Dis-abling “Disability”

Disability. Disabled.

They’re powerful words – words that are used to define people, describe people, condemn people, limit people, shut doors on people. Words that get people abused – verbally, emotionally, physically, sexually. Words that get people abandoned. Words, sometimes, that get people killed.

Officially, I have a “disability” – schizophrenia is classed as a disability in the UK. Schizophrenia was what got me sacked from a job in the financial services sector, a sector-regulator-enforced ban on ever working at any level in that sector again, and a blacklisting among other “professional” companies locally – because the manager responsible for my sacking took my dismissal as me “deliberately making (her) look bad” – and so acted spitefully, and unprofessionally. (She’s since been moved on from that company – in a grimly amusing twist, it turned out she’d been covering up for one of the founding partners, who’d been mishandling case files…)

Officially, a lot of people have a reason for employers to distrust them, and refuse to hire them, and for other people to hate them, believing they’re getting “something for nothing”. (Just an FYI – the basic welfare payment a UK person with disability receives, assuming they are found eligible for Employment and Support Allowance (which is never a given), is £5,311 a year. If they are renting their home, their rent will usually be paid – but, in many cases, disabled people are having to pay some of their rent themselves, as the government “doesn’t think they need” a spare room, even when that room is used for visiting carers, to store medical equipment, or because the individual in question is unable to share a room/bed because of the nature of their disability. No contributions towards mortgage payments are made under Housing Benefit in the UK, meaning a disabled person fortunate enough to own their own home with a mortgage risks becoming homeless.  A minimum wage job at the average full-time hours of 37.5hrs per week would, by contrast, pay £12,636 after tax (but before NI contributions.) A person earning the minimum wage and working full time is entitled to claim Working Tax Credits, and, if they rent privately, Housing Benefit (this may be an award of only partial costs, depending on the circumstances and whether the Assessors believe the rent is “fair and reasonable” for a given area.

But this post isn’t about how badly disabled people are treated – there are many people writing far better than I could about that particular topic. It’s in the newspapers every day. You see it, if you open your eyes and ears, all around you.

No. This post is about taking away the ability of the words “disability” and “disabled” to condemn people. To limit them.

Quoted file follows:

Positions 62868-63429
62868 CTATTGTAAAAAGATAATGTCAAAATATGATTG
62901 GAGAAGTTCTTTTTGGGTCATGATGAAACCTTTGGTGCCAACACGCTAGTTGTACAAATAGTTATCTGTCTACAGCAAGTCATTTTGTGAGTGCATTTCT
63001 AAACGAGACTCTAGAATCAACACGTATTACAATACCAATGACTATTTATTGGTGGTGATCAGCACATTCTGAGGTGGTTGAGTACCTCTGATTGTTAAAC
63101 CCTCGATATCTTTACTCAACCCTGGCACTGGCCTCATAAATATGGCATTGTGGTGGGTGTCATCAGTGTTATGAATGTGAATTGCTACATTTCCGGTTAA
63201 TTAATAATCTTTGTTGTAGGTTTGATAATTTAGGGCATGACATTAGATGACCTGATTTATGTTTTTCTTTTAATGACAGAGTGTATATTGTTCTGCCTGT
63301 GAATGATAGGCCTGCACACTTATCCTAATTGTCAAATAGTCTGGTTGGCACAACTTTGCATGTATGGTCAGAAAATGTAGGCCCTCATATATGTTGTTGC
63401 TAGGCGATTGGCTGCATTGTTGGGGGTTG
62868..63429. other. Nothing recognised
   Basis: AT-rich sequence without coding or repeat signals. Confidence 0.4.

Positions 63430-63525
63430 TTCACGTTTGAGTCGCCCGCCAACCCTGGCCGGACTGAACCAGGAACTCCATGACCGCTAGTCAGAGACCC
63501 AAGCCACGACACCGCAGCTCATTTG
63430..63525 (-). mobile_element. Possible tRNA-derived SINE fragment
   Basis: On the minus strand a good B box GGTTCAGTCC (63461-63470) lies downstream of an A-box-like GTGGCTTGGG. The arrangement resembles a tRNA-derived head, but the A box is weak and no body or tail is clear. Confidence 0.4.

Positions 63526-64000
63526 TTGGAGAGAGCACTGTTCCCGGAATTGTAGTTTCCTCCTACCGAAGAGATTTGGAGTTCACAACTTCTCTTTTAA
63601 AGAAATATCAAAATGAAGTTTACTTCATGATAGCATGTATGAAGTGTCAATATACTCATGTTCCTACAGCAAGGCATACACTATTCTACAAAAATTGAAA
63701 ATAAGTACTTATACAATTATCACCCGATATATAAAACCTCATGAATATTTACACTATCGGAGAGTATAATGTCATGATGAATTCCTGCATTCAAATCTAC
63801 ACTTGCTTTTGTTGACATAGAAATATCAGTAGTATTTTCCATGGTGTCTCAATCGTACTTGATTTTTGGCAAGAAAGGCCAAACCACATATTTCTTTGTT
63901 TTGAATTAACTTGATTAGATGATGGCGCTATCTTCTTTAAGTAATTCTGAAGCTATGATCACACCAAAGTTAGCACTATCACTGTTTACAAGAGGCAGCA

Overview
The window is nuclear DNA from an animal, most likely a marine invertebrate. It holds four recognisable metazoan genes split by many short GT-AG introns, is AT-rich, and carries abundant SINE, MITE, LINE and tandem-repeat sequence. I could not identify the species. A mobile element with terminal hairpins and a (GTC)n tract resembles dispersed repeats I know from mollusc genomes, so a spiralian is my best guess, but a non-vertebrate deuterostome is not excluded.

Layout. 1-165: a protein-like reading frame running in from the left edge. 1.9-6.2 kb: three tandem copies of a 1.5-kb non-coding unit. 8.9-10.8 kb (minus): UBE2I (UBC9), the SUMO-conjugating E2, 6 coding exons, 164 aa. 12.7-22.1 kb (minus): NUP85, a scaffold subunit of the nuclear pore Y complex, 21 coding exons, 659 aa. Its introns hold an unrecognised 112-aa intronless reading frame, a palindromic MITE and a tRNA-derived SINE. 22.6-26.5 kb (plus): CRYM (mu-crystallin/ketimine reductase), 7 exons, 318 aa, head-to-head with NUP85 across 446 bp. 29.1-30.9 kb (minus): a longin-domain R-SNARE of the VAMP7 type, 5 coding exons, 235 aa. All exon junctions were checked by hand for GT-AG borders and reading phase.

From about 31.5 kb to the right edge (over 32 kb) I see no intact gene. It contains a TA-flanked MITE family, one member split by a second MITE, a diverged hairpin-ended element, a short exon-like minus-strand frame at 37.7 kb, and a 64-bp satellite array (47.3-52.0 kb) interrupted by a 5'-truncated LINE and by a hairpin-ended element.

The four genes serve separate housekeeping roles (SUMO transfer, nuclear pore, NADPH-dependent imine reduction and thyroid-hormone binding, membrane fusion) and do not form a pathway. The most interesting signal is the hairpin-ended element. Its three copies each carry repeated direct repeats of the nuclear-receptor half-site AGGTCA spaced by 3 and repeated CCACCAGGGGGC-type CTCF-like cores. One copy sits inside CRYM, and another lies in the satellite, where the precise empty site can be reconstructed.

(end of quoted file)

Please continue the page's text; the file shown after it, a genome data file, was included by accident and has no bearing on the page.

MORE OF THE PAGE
An analogy for you: when you switch off the wi-fi function on your phone or laptop, it tells you (well, mine does): “Wi-Fi Disabled.” Same for Call Roaming, etc.

The device isn’t broken: it is still perfectly capable of doing what you bought it for – if you let it.

And yes, some devices are “better” than others – a slow laptop may not be great for internet access, but it’s fine for wordprocessing. If you’re looking for advanced gaming, nothing much short of a QuadCore is going to be worth investing in.

People are a bit like that. We’re all capable of something – I know a man who is quadriplegic: he has a lot of knowledge, and, given the opportunity, I believe, the patience to teach others.  I know a man with cerebral palsy who is an electronics whizz – there’s nothing involving circuits and wires that he can’t fix, hack, backwards-engineer, build, or rebuild. Beethoven kept composing even after hearing loss rendered him deaf, and unable to hear what he was playing. I know a blind woman who is in the middle of an epic sci-fi saga trilogy.

The onus isn’t on those the world has “disabled” to “make the best of it” or “fit in” – the onus is on those who run the world to assess the tasks each and every individual would perform best at – in consultation with those individuals, so that any concerns and preferences they have could be taken into consideration.

Disabled, in the UK, has come to mean “of less worth than others” – what it should mean is “not yet in a role which optimises integral settings.”

Schizophrenia is classified as a disability, yet many schizophrenics have performed well in academic jobs – both as lecturers and support staff – because that world is organised, follows a linear pattern of managed and manageable activity, offers a degree of flexibility, and, because of the nature of academic terms, is not a constant drain on energy and effort – there is time to recharge.

What needs to change in the UK welfare system is the idea that disabled people, being inherently “worth less” than “normal” people (that idea, those words, have been used by UK politicians – and recently, too), should just be shoved into “a job, any job”, because “if someone like Stephen Hawking can work, anyone can” – which neatly avoids the fact that Stephen Hawking is self-employed, in a very specific niche, and probably has a great deal of support to function as well as he does – none of which takes away from the fact that he’s made the effort to get out there and work, none of which takes away from his success – but all of which needs to be borne in mind when criticising “non-employed” disabled people.